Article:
Announcers must have a pleasant and well-controlled voice, good timing, excellent pronunciation, and correct English usage. Television announcers need a neat, pleasing appearance as well. Knowledge of theater, sports, music, business, politics, and other subjects likely to be covered in broadcasts improves chances for success. Announcers also must be computer literate because stories are created and edited on the computer. In addition, they should be able to "ad-lib" all or part of a show and to work under tight deadlines. The most successful announcers attract a large audience by combining a pleasing personality and voice with an appealing style.
High school courses in English, public speaking, drama, foreign languages, and electronics are valuable, and hobbies such as sports and music are additional assets. Students may gain valuable experience at campus radio or TV facilities and at commercial stations. Some stations and cable systems offer financial assistance and on-the-job training in the form of internships, apprentice programs, co-op work programs, scholarships, or fellowships.
Persons considering enrolling in a broadcasting school should contact personnel managers of radio and television stations as well as broadcasting trade organizations to determine the school's reputation for producing suitably trained candidates.
Announcers who operate transmitters must obtain a Federal Communications Commission (FCC) restricted radiotelephone operator permit. (For additional information on FCC requirements, see the statement on broadcast technicians elsewhere in theHandbook.)
Competition for jobs as announcers will be very keen because the broadcasting field typically attracts many more jobseekers than there are jobs. Small radio stations are more inclined to hire beginners, but the pay is low. Because competition for ratings is so intense in major metropolitan areas, large stations will continue to seek announcers and newscasters who have proven that they can attract and retain a large audience.
Newscasters who are knowledgeable in such areas as business, consumer, and health news may have an advantage over others. While specialization is more common at larger stations and the networks,many smaller stations also encourage it.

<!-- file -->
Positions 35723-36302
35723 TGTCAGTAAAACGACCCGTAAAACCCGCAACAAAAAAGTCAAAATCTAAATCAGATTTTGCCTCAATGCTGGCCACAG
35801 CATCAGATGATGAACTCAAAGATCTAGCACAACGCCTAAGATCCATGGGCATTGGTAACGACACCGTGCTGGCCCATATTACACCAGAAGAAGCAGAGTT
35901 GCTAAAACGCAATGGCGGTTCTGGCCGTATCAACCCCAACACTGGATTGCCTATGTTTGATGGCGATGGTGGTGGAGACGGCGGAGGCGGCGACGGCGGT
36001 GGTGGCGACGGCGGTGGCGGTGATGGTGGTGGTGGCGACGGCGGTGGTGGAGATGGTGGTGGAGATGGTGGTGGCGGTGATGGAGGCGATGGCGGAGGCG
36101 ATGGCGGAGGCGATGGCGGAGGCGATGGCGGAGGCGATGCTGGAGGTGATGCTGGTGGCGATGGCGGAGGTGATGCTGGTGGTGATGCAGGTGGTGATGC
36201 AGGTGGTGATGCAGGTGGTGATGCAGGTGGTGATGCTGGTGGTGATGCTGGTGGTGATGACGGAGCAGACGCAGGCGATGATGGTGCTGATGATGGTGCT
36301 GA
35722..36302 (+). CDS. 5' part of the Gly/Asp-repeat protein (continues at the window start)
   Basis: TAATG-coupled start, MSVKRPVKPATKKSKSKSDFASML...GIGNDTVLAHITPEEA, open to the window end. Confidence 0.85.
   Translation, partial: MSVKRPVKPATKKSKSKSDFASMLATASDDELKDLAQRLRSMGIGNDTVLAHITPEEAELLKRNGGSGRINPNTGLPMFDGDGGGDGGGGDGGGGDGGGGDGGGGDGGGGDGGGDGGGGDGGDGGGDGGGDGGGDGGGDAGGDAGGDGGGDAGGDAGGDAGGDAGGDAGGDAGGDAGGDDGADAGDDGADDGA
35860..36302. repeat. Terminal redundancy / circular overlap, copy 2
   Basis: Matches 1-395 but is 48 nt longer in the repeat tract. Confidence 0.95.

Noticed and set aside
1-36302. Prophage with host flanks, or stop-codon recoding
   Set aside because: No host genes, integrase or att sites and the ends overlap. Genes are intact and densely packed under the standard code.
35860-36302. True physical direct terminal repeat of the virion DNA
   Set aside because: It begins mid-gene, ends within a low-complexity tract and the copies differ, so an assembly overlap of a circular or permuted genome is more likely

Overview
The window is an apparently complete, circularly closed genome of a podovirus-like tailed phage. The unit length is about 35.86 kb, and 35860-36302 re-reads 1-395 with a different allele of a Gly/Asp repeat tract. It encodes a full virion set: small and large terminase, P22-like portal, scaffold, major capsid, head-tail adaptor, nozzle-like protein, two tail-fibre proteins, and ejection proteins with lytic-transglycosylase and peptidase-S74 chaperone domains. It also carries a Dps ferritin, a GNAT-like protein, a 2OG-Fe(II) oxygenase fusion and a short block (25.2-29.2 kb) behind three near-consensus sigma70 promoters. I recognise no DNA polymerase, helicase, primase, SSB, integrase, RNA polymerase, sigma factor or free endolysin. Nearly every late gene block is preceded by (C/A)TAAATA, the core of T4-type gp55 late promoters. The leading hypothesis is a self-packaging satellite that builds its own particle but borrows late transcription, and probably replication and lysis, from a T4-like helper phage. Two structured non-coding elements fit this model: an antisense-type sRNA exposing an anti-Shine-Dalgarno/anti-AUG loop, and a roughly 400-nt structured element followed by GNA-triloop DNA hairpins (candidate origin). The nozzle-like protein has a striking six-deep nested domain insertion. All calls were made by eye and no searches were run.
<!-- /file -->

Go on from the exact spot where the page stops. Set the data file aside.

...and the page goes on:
Little change in the employment of announcers is expected through the year 2005 due to the slowing in the growth of new radio and television stations and cable systems. Most openings in this relatively small field will arise from the need to replace those who transfer to other kinds of work or leave the labor force. Many announcers leave the field because they can not advance to better paying jobs.
Employment in this occupation is not significantly affected by downturns in the economy. If recessions cause advertising revenues to fall, stations tend to cut "behind-the-scenes" workers rather than announcers and broadcasters.
Salaries in broadcasting vary widely. They are higher in television than in radio, higher in larger markets than in small ones, and higher in commercial than in public broadcasting.
According to a survey conducted by the National Association of Broadcasters and the Broadcast Cable Financial Management Association, the average salary for radio news announcers was $27,901 a year in 1994. Salaries ranged from $23,000 in the smallest markets to $39,291 in the largest markets. Sports announcers' average was $38,950, ranging from $26,663 in the smallest to $75,029 in the largest markets.
Among television announcers, news anchors' average salary was $65,520, ranging from $24,935 in the smallest to $199,741 in the largest markets. Weathercasters' average was $52,562, ranging from $25,638 to $130,919. Sportscasters' average was $48,704, ranging from $22,400 to $128,877.
The success of announcers and news broadcasters depends upon how well they speak to their audiences. Others for whom oral communication skills are vital are interpreters, sales workers, public relations specialists, teachers, and actors.
For a list of schools that offer programs and courses in broadcasting, contact:
Broadcast Education Association, 1771 N St. NW., Washington, DC 20036.
For information on FCC licenses, write to:
Federal Communications Commission, Consumer Assistance Office, 1270 Fairfield Rd., Gettysburg, PA 17325-7245 or call toll free 1-800-322-1117.
General information on the broadcasting industry is available from:
National Association of Broadcasters, 1771 N St. NW., Washington, DC 20036.
For information on careers in broadcast news, contact:
Radio-Television News Directors Association, 1717 K St. NW., Suite 615, Washington, DC 20006.